Reviving recovery plan

LIHUE — The Marine Conservation Institute is calling for the National Oceanic and Atmospheric Administration to “redouble its efforts” to conserve and recover the endangered Hawaiian monk seal.

“Although NOAA’s field staff has made progress on some fronts to protect and save the lives of individual seals, we think NOAA can — and must — do more to slow down and eventually reverse the decline,” MCI’s Conservation Advisor William Chandler said during a teleconference Thursday.

Despite continued efforts, the population of between 900 and 1,100 seals is declining at an annual rate of 4 percent — a trend MCI estimates would halve the population in less than 20 years.

On Thursday, MCI released “Enhancing the Future of the Hawaiian Monk Seal,” an 82-page report analyzing NOAA’s Monk Seal Recovery Program and how it can be improved to achieve a self-sustaining population of 3,200 individual seals in the next several decades.

The report comes two months after a monk seal pup was found bludgeoned to death along a rocky beach in Anahola.

Charles Littnan, lead scientist for NOAA Fisheries Hawaiian Monk Seal Research Program, said that overall, MCI’s report, including recommendations for greater transparency and community involvement, is a “fair assessment,” and in line with what most people that work with monk seals would like to see. 

However, he felt the advocacy group could have done a better job of representing the leaps and bounds his program has made over the years.

“We have now become one of the most sophisticated marine mammal recovery programs on the planet, or the most sophisticated,” he said. “The tools and techniques that we have developed through our past studies and extensive knowledge of the species have given us a whole suite of tools that we can apply to recover this population.”

Littnan said one-third of today’s population is alive because of NOAA and its partners’ interventions over the many decades.

One of the major things undermining the species’ recovery, as highlighted in MCI’s report, is a lack of funding.

The NOAA Monk Seal Recovery Plan, released in 2007, calls for speedy recovery actions costing $7 million annually, Chandler said. 

“Yet, the agency has consistently budgeted less money for the seals ever since that plan came out,” he said. “NOAA’s current seal budget hovers at around $4 million per year. This $3 million gap means important things are not getting done to save seals in the Northwestern Hawaiian Island or to deal with human-seal interactions and conflicts in the Main Hawaiian Islands.”

Littnan recognized more could certainly be done with additional money and said NOAA leadership has been working on strategies to secure more funds for the program.

“We do a lot and we do the best that we can with the funds, but the recovery plan indicates, based on that analysis, that more funds could mean more work,” he said.

The Hawaiian monk seal is one of the rarest marine mammals in the world. The majority, about 900, reside in the Northwestern Hawaiian Islands, where mortality rates are high.

A smaller but growing population of about 200 seals inhabit the Main Hawaiian Islands.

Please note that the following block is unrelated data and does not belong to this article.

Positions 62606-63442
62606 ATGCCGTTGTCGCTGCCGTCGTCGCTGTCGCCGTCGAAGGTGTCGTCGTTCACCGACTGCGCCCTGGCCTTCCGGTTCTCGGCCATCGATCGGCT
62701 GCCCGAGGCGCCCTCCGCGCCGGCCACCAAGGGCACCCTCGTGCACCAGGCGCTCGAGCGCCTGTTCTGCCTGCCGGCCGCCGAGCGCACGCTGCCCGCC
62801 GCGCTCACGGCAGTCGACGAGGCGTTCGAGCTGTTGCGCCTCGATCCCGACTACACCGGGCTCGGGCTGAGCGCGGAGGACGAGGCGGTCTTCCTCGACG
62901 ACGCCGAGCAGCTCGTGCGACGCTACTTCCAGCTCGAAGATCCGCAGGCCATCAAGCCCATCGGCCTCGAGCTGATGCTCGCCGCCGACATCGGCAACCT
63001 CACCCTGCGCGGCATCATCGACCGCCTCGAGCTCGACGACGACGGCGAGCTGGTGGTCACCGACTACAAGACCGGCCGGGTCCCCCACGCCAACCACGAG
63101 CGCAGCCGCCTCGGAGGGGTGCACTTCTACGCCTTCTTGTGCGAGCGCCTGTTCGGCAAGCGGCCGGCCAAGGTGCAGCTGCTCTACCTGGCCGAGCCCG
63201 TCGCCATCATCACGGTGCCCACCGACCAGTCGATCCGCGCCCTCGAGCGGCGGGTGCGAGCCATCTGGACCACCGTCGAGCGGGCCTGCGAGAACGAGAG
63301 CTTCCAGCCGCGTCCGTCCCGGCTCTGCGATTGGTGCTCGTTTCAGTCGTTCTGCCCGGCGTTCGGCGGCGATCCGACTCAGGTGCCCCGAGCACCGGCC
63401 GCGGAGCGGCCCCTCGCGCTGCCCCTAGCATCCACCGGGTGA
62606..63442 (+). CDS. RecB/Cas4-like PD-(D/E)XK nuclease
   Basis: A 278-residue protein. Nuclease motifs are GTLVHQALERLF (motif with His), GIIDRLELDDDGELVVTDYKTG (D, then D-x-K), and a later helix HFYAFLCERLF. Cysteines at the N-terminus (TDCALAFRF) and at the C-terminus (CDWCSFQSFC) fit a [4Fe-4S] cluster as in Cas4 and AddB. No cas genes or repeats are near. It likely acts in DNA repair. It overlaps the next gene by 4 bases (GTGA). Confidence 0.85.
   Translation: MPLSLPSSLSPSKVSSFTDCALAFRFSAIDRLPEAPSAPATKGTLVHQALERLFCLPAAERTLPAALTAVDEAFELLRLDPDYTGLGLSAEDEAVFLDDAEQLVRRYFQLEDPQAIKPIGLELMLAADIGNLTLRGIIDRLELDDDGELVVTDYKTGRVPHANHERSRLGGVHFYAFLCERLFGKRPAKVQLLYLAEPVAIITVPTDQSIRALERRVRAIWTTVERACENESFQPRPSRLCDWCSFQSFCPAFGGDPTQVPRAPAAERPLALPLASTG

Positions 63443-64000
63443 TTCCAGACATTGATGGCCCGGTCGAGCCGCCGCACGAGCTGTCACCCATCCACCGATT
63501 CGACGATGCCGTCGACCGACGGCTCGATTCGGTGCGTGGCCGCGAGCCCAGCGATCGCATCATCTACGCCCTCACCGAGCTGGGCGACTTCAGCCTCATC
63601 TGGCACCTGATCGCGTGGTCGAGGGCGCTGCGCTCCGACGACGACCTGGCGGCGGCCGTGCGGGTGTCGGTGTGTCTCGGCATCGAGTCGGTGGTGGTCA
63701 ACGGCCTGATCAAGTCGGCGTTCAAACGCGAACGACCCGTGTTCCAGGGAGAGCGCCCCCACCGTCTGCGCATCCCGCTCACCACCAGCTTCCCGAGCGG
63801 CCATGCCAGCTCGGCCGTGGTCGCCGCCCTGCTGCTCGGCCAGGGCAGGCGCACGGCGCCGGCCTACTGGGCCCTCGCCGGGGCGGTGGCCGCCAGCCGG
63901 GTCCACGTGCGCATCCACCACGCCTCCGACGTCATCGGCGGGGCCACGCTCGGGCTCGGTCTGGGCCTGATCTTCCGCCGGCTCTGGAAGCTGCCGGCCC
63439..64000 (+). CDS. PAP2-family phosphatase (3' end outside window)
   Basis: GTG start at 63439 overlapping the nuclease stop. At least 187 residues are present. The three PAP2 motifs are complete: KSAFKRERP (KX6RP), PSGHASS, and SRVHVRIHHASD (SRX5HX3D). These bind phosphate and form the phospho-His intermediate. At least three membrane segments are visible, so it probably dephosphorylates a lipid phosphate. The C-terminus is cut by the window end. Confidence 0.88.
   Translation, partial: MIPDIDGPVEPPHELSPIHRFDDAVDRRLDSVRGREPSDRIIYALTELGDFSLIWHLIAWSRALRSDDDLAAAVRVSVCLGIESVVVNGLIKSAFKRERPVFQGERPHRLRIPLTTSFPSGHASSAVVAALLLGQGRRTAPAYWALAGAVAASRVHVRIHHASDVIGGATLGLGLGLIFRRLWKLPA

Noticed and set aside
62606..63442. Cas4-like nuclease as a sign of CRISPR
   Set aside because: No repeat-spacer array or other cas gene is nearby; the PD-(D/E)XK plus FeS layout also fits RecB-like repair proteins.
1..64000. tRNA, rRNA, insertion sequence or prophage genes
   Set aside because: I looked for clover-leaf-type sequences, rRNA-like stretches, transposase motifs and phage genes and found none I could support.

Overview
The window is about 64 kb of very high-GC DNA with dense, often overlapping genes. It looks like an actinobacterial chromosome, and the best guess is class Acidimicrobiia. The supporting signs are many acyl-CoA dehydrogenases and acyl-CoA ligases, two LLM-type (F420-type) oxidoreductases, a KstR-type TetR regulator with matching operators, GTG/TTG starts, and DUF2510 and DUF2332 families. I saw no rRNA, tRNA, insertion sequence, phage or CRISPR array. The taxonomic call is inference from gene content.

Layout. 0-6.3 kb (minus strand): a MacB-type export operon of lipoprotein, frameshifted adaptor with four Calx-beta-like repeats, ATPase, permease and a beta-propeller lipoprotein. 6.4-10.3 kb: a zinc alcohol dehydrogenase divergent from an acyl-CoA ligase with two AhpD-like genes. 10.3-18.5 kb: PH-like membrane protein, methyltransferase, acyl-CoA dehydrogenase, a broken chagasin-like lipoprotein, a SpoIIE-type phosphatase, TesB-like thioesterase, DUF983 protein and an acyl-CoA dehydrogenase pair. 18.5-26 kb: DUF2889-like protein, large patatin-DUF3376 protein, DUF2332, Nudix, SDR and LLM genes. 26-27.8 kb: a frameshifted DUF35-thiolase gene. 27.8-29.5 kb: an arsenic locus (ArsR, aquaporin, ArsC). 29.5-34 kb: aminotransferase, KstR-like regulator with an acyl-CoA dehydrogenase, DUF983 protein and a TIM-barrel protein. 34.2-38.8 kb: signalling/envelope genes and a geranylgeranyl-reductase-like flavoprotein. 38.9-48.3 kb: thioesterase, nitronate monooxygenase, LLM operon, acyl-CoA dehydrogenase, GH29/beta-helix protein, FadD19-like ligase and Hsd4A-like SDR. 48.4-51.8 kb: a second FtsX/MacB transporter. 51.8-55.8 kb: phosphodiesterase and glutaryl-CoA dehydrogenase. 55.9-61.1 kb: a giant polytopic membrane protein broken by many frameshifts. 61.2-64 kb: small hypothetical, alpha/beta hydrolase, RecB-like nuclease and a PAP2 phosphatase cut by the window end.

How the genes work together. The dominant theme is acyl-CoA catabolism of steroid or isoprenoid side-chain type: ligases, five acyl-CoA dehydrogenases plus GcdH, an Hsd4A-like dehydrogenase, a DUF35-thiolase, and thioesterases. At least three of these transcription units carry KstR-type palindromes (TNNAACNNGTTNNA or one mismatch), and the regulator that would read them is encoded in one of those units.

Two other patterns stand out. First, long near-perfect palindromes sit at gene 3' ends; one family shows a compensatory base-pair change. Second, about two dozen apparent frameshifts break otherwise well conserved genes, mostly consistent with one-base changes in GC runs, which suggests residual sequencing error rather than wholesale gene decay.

MCI President Dr. Lance Morgan said if the federal agency wants to reverse the long decline of the iconic species, it is going to have to be more aggressive.

This means NOAA will have to increase its budget for the seal, focus program management on tangible objectives that keep seals alive, and request more help from other federal and state agencies and nonprofits, he said.

Matthew Sproat, a community liaison with Honua Consulting, said during the teleconference that while working with fishermen and community members on Kauai he found frustrations expressed toward monk seals are really frustrations about regulation and federal activity.

“There is a lot of mistrust between the community and the federal government,” he said. “In addition, a lot of misinformation about the monk seal is being spread throughout the community.”

Littnan said that while NOAA has a ways to go with community outreach and engagement, it’s already come a long way.

“We have had a very positive impact on the population,” he said.

MCI also recommended NOAA be more proactive in releasing information about its law enforcement activities. The problem, Chandler said, is that the public receives little information about what the Office of Law Enforcement is doing.

“We think Hawaiians would like to know more about what is being achieved and how NOAA is preventing and prosecuting crimes,” he said.

Rachel Sprague, NOAA’s Hawaiian monk seal recovery coordinator, said it’s tough to balance providing information to people and not jeopardizing investigations, and that her program defers to law enforcement on releasing information.

Wende Goo, a NOAA spokeswoman, said Thursday that there was no new information to be shared about the investigation into the recent monk seal killing on Kauai.

Ultimately, Chandler said recovering the Hawaiian monk seal is not rocket science, that NOAA can do it if it gets serious about implementing its own plan.

“If we lose the battle to save the Hawaiian monk seal, we’ll have only ourselves to blame,” he said in a release.

Chris D’Angelo, environment writer, can be reached at 245-0441 or


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